Cats are charismatic and enigmatic creatures, beloved by many as a family pet. They are the second most common pet in Australian homes (after dogs) with 29% of households owning one or more cats (Animal Health Alliance 2013). There is also a large feral cat population in Australia, with an estimated 2.1 and 6.3 million feral cats across the country, the population size varying with rainfall (Legge et al. 2017).

Mia, a pet cat, enjoying zen time in the backyard

While cats can make wonderful, affectionate pets, they also have a devastating impact on Australia’s native wildlife, both as feral animals and as pets. Cat predation is a major cause of the extinction and decline of native Australian fauna (Woinarski et al. 2015). As an example of their devastating impact on native wildlife, a recent study found that cats (feral and pet) kill approximately 1 million birds per day (Woinarski et al. 2017).

With increasing knowledge of the impact of cats on Australia’s wildlife, there has been a greater push for pet owners to keep their cats indoors, to prevent them from hunting (and injuring or killing) native animals. Many owners of outdoor cats are unaware of how far their cats travel (and what they get up to) when they’re outdoors. The Cat Tracker project by the Discovery Circle (Roetman et al. 2017) recently tracked 428 pet cats in Adelaide and found that the typical home-range (the area the cat regularly travelled) was 1.04 hectares (which is approximately eight Olympic sized pools!)

Example of some pet cat home ranges in Adelaide determined as part of the Cat Tracker project. Image from

Keeping your cat indoors will protect it from:

  • Being injured in fights with other cats
  • Being injured by cars/traffic
  • Contracting diseases such as Feline Immune Deficiency Syndrome
  • Getting lost

There are several ways to contain your cat indoors and still provide access to the outdoors:

  • Keep it inside the house and consider walking it on a leash to provide outdoor time
  • Consider an outdoor enclosure

Most cats adapt well to confinement. For more information or advice check out this factsheet from the Cat Protection Society of NSW on how to keep happy, healthy indoor cats.

If you can’t keep your cat indoors, consider using these products to reduce the number of native animals they injure or kill:

  • Cat-proof fencing e.g. Oscillot which allows cats to be outside but prevents them from going beyond your backyard.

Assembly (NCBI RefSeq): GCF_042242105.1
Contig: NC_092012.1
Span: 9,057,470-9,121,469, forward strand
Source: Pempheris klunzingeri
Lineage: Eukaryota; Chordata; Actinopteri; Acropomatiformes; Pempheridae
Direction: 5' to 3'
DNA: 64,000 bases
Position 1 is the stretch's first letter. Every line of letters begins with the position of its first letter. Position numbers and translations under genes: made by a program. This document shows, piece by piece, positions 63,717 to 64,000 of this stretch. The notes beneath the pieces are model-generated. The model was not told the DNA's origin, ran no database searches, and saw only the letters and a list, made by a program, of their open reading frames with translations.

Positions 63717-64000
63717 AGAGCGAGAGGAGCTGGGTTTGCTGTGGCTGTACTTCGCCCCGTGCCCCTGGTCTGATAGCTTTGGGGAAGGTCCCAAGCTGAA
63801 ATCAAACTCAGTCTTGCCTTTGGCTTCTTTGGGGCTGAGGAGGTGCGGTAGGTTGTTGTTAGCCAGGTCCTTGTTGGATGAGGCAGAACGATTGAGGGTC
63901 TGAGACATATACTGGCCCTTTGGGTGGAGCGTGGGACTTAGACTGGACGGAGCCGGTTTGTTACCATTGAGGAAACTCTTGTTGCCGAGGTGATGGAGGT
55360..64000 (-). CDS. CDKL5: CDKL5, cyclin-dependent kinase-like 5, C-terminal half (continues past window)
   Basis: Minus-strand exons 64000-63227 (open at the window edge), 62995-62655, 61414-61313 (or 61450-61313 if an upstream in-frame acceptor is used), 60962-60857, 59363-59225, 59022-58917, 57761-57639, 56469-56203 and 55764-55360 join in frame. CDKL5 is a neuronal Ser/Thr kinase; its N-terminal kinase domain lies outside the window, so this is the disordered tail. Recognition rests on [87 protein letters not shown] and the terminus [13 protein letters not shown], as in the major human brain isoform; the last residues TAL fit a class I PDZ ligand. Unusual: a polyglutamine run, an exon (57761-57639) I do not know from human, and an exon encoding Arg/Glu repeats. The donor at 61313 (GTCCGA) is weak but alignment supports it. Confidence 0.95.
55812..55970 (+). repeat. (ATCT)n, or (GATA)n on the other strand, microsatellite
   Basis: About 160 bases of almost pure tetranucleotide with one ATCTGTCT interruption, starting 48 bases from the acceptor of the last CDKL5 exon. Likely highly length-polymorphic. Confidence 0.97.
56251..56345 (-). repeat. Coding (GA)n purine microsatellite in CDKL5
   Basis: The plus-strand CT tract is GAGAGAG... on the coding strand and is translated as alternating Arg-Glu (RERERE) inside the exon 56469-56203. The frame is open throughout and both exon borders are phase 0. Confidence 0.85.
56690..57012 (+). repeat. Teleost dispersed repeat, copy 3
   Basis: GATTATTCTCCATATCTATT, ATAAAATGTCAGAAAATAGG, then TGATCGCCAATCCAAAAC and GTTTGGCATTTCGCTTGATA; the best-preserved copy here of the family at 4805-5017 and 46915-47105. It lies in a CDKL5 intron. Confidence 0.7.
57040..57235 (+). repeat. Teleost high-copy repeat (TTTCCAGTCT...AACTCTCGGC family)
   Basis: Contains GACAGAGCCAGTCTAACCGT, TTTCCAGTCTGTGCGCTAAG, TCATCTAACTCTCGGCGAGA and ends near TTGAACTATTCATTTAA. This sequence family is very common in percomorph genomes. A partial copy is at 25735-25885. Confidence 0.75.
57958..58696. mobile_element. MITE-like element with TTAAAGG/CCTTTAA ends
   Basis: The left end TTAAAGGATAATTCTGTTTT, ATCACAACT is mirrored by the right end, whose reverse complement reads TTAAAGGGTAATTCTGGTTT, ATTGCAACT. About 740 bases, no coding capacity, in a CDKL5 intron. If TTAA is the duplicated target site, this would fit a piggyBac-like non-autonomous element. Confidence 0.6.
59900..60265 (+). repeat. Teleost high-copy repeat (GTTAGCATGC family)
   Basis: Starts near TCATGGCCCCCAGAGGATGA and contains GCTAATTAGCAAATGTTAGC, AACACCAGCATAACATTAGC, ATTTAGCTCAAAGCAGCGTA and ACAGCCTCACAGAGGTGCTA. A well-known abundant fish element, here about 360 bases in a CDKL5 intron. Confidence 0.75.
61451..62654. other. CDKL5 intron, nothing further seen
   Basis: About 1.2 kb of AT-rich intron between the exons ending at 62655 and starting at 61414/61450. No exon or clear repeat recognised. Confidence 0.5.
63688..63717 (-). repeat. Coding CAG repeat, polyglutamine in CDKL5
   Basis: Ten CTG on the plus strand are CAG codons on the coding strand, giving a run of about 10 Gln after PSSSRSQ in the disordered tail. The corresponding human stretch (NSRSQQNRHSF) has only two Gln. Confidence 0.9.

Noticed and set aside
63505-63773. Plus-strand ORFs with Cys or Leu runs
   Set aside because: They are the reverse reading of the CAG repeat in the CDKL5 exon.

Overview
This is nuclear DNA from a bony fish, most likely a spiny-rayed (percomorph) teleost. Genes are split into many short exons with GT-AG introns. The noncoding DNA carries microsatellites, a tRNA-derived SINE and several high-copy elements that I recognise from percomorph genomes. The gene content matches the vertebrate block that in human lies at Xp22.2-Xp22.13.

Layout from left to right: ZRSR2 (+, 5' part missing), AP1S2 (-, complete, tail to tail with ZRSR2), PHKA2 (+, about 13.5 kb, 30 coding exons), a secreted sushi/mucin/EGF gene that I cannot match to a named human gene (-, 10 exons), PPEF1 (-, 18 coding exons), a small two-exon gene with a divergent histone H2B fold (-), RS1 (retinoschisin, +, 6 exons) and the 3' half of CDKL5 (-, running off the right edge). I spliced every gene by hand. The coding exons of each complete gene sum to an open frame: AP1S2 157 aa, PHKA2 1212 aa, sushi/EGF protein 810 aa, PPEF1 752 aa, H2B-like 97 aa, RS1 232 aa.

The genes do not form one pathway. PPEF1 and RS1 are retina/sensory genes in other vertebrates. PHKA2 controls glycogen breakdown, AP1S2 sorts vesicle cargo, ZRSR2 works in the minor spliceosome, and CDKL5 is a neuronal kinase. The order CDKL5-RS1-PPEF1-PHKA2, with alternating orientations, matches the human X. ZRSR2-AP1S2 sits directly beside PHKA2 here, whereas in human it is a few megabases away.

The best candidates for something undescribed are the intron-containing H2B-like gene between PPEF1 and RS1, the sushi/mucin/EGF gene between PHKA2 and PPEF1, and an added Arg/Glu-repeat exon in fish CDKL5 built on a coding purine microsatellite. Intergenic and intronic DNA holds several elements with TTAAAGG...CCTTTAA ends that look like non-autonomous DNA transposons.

• The CatBib which has been shown to prevent 81% of cats from catching birds, 45% from catching mammals and 33% from catching frogs and reptiles (Calver et al. 2007).

Further information on cat-proof fencing and enclosures has been compiled by the Cat Protection Society of NSW here.

With this information, we hope that cat owners can make pawsitive choices for their cats, for themselves, and for Australia’s native wildlife.

Mia wearing a CatBib


  • Animal Health Alliance 2013, ‘Pet ownership in Australia Summary 2013’, Australian Health Alliance [Australia] Ltd, Canberra, available from
  • Calver, M, Thomas, S, Bradley, S & McCutcheon, H 2007, ‘Reducing the rate of predation on wildlife by pet cats: the efficacy and practicability of collar-mounted pounce protectors’, Biological Conservation, vol. 137, pp. 341-348.
  • Legge, S, Murphy, BP, McGregor, H, Woinarski, JCZ, Augusteyn, J, Ballard, G, Baseler, M, Buckmaster, T et al. 2017, ‘Enumerating a continental-scale threat: How many feral cats are in Australia?’, Biological Conservation, vol. 206, pp. 293-303.
  • Roetman, P, Tindle, H, Litchfield, C, Chiera, B, Quinton, G, Kikillus, H, Bruce, D & Kays, R 2017, ‘Cat Tracker South Australia: understanding pet cats through citizen science’, Discovery Circle initiative, University of South Australia, Adelaide; DOI: Available from
  • Woinarski, JCZ, Burbidge, AA & Harrison, PL 2015, ‘Ongoing unraveling of a continental fauna: Decline and extinction of Australian mammals since European settlement’, Proceedings of the National Academy of Sciences of the United States of America, vol. 112, no. 15, pp. 4531-4540.
  • Woinarski, JCZ, Murphy, BP, Legge, SM, Garnett, ST, Lawes, MJ, Comer, S, Dickman, CR, Doherty, TS et al. 2017, ‘How many birds are killed by cats in Australia?’, Biological Conservation, vol. 214, pp. 76-87.